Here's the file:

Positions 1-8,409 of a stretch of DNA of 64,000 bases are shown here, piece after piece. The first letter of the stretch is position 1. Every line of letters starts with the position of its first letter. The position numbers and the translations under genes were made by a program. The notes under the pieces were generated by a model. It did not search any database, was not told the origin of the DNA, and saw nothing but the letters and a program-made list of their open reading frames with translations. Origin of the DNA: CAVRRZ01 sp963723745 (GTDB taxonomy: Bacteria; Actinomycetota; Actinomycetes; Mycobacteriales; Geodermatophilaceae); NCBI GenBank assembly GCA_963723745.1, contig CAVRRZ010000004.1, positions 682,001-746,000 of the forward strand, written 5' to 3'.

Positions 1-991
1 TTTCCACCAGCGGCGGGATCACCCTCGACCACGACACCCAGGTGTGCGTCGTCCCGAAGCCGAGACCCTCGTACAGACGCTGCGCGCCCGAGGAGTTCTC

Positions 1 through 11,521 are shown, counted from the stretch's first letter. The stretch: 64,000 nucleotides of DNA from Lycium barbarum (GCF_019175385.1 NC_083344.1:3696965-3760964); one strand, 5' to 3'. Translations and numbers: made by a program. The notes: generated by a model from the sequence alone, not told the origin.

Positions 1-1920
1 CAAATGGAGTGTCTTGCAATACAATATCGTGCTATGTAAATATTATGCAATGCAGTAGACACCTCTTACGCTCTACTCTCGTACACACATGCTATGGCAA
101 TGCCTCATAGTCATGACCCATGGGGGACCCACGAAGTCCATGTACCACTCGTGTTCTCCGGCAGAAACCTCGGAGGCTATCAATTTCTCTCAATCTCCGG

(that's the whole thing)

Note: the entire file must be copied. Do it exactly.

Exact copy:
Positions 1-8,409 of a stretch of DNA of 64,000 bases are shown here, piece after piece. The first letter of the stretch is position 1. Every line of letters starts with the position of its first letter. The position numbers and the translations under genes were made by a program. The notes under the pieces were generated by a model. It did not search any database, was not told the origin of the DNA, and saw nothing but the letters and a program-made list of their open reading frames with translations. Origin of the DNA: CAVRRZ01 sp963723745 (GTDB taxonomy: Bacteria; Actinomycetota; Actinomycetes; Mycobacteriales; Geodermatophilaceae); NCBI GenBank assembly GCA_963723745.1, contig CAVRRZ010000004.1, positions 682,001-746,000 of the forward strand, written 5' to 3'.

Positions 1-991
1 TTTCCACCAGCGGCGGGATCACCCTCGACCACGACACCCAGGTGTGCGTCGTCCCGAAGCCGAGACCCTCGTACAGACGCTGCGCGCCCGAGGAGTTCTC

Positions 1 through 11,521 are shown, counted from the stretch's first letter. The stretch: 64,000 nucleotides of DNA from Lycium barbarum (GCF_019175385.1 NC_083344.1:3696965-3760964); one strand, 5' to 3'. Translations and numbers: made by a program. The notes: generated by a model from the sequence alone, not told the origin.

Positions 1-1920
1 CAAATGGAGTGTCTTGCAATACAATATCGTGCTATGTAAATATTATGCAATGCAGTAGACACCTCTTACGCTCTACTCTCGTACACACATGCTATGGCAA
101 TGCCTCATAGTCATGACCCATGGGGGACCCACGAAGTCCATGTACCACTCGTGTTCTCCGGCAGAAACCTCGGAGGCTATCAATTTCTCTCAATCTCCGG